Education

Breaking News: Merit Pay Doesn't Work If You Don't Pay Good Teachers More

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if everyone is special, then no one is

New York City just killed its merit pay program for teachers. The program was expensive—top performers were eligible for bonuses of $1,500 to $3,000, for a total of $56 million in outlays over the last three years—and it wasn't getting results. Despite the additional millions at stake, teachers in the schools where merit pay was available continued to do the same old stuff. Weird, right?

The New York press (and critics of merit pay as a tool for school reform) jumped all over the news, citing a just-released RAND study as evidence that alone among all of humanity, teachers are somehow immune to monetary incentives. But the same study included this key tidbit (via Public Sector Inc.):

"a majority of the schools disseminated the bonuses equally among staff, despite program guidelines granting school committees the flexibility to distribute the bonus shares as they deemed fit." 

And why did that happen? From The New York Times

In New York, the bonus program operated on a schoolwide basis, not an individual-teacher level, as a result of an agreement between the Education Department and the teachers' union, the United Federation of Teachers.

In short: Meritorious teachers did not actually make a single dollar more than their slacker colleagues.

The failure of the NYC program reveals very little about whether merit pay can work—and a great deal about the power of teacher's unions. 

Via the Twitter feed of @benboychuk.

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  1. In short: Meritorious teachers did not actually make a single dollar more than their slacker colleagues.

    Brilliant!!

  2. plenty of evidence teachers would be immune to monetary incentives. They should still be fired, though.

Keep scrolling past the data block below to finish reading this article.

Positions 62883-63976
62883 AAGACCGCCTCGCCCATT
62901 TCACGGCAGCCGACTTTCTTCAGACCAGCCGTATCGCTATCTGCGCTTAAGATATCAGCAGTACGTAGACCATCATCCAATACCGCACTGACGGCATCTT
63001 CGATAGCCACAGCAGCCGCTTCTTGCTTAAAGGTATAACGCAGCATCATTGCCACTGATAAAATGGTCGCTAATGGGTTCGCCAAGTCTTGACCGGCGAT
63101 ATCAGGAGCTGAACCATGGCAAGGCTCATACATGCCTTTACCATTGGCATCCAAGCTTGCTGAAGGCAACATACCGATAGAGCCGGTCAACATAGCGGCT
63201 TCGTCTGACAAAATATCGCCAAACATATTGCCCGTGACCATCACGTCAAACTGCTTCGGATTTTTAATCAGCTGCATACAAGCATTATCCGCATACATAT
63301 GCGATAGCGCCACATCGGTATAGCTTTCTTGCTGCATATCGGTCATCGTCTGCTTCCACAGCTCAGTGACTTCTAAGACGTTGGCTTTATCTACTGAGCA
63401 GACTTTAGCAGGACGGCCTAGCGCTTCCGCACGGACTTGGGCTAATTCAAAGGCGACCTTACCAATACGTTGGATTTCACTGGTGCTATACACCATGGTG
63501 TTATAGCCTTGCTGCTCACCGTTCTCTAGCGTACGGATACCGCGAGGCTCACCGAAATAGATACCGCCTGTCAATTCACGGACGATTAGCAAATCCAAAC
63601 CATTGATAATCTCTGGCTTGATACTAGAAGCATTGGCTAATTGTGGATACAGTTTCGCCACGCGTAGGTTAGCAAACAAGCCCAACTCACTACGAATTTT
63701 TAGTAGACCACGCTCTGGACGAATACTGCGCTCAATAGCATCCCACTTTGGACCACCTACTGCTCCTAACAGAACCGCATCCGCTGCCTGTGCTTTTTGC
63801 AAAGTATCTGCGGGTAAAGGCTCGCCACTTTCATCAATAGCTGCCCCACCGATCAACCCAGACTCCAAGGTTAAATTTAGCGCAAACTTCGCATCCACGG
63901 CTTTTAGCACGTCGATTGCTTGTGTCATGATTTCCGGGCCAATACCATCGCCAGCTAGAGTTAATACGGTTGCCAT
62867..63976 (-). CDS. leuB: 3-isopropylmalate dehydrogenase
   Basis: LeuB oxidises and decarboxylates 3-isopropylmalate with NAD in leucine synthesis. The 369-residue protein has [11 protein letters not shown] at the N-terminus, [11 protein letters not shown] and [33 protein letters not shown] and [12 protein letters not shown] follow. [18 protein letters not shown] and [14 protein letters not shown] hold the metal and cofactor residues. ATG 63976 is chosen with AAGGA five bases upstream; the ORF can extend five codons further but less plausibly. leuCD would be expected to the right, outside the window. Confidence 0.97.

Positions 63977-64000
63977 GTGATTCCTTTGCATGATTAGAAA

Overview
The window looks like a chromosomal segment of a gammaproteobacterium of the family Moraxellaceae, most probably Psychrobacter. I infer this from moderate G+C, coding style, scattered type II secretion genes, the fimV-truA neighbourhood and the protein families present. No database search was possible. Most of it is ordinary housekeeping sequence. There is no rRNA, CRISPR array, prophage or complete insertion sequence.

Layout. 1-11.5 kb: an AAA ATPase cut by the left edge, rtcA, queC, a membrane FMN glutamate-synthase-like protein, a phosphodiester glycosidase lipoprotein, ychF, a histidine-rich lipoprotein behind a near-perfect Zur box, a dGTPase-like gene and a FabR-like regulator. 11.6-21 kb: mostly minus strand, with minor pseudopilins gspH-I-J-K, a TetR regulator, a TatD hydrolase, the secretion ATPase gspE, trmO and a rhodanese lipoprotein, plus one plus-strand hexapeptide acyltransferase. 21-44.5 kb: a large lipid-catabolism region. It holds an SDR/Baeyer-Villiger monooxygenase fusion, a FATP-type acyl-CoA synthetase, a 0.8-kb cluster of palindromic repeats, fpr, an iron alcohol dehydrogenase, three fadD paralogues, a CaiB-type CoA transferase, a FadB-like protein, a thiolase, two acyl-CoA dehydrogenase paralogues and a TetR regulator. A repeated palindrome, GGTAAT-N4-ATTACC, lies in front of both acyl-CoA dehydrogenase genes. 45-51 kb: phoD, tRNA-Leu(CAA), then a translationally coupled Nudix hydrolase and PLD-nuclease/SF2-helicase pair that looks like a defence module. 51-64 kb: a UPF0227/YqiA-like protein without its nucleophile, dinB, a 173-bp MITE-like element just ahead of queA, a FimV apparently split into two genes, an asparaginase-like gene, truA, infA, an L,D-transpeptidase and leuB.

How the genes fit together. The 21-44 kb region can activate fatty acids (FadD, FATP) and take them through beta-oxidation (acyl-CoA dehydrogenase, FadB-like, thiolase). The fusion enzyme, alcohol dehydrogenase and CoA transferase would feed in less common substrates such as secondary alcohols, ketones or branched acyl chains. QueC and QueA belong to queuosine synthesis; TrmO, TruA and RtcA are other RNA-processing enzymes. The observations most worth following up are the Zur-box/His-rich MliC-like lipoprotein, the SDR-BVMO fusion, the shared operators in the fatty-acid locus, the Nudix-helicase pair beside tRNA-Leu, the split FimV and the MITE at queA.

http://www.youtube.com/watch?v=u6XAPnuFjJc

    Although there is a gaffe where they call the federal reserve socialist organization in jest.

  3. If we grant merit pay based on merit, we will undermine the main function of government schools, namely, equalizing all members of society.

  4. I wonder if these slacker teachers are the same ones who loved group work in school…

  5. “Merit Pay” doesn’t work in most bidnesses base on the evidence. Other forms of variable comp are generally more effective (bonuses, stock, other financial and non-financial incentives that increase/decrease/go away in line with performance).

    That is all.

  6. The post was good up to the last point.

    The failure of the NYC program reveals very little about whether merit pay can work?and a great deal about the power of teacher’s unions.

    It is not unions that are the problem, it is lack of school choice that is the problem. In right to work states (e.g., TS), we see the same identical dynamics.

    Without accountability from parents, we will continue to adults behaving in their own interests.

    I have no doubt that a school provider with collective bargaining AND parent choice would have come up with a better approach. They core issue is not unions, it is choice (competition), or lack thereof.

    Let’s be mindful of that. Union bashing is a red herring.

    1. Still have teachers unions in right to work states. they are still extremely powerful.

    2. They core issue is not unions, it is choice (competition), or lack thereof.

      Let’s be mindful of that. Union bashing is a red herring.